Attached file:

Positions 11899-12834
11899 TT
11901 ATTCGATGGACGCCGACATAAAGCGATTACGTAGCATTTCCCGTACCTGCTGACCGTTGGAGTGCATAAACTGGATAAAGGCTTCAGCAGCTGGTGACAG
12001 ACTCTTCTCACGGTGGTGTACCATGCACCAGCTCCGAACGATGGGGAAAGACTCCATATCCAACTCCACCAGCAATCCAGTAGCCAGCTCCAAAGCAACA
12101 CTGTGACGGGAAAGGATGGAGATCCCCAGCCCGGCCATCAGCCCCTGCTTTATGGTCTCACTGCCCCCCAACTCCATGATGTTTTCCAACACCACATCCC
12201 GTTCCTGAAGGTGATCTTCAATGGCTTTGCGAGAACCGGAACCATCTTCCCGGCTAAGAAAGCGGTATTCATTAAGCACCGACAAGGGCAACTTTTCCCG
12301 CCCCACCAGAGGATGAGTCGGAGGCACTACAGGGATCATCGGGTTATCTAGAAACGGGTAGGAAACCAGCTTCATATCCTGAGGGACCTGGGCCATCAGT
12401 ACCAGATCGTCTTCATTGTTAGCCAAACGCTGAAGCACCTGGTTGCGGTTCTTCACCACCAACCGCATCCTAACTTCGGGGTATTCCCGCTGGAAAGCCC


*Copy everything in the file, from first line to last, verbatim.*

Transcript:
Positions 11899-12834
11899 TT
11901 ATTCGATGGACGCCGACATAAAGCGATTACGTAGCATTTCCCGTACCTGCTGACCGTTGGAGTGCATAAACTGGATAAAGGCTTCAGCAGCTGGTGACAG
12001 ACTCTTCTCACGGTGGTGTACCATGCACCAGCTCCGAACGATGGGGAAAGACTCCATATCCAACTCCACCAGCAATCCAGTAGCCAGCTCCAAAGCAACA
12101 CTGTGACGGGAAAGGATGGAGATCCCCAGCCCGGCCATCAGCCCCTGCTTTATGGTCTCACTGCCCCCCAACTCCATGATGTTTTCCAACACCACATCCC
12201 GTTCCTGAAGGTGATCTTCAATGGCTTTGCGAGAACCGGAACCATCTTCCCGGCTAAGAAAGCGGTATTCATTAAGCACCGACAAGGGCAACTTTTCCCG
12301 CCCCACCAGAGGATGAGTCGGAGGCACTACAGGGATCATCGGGTTATCTAGAAACGGGTAGGAAACCAGCTTCATATCCTGAGGGACCTGGGCCATCAGT
12401 ACCAGATCGTCTTCATTGTTAGCCAAACGCTGAAGCACCTGGTTGCGGTTCTTCACCACCAACCGCATCCTAACTTCGGGGTATTCCCGCTGGAAAGCCC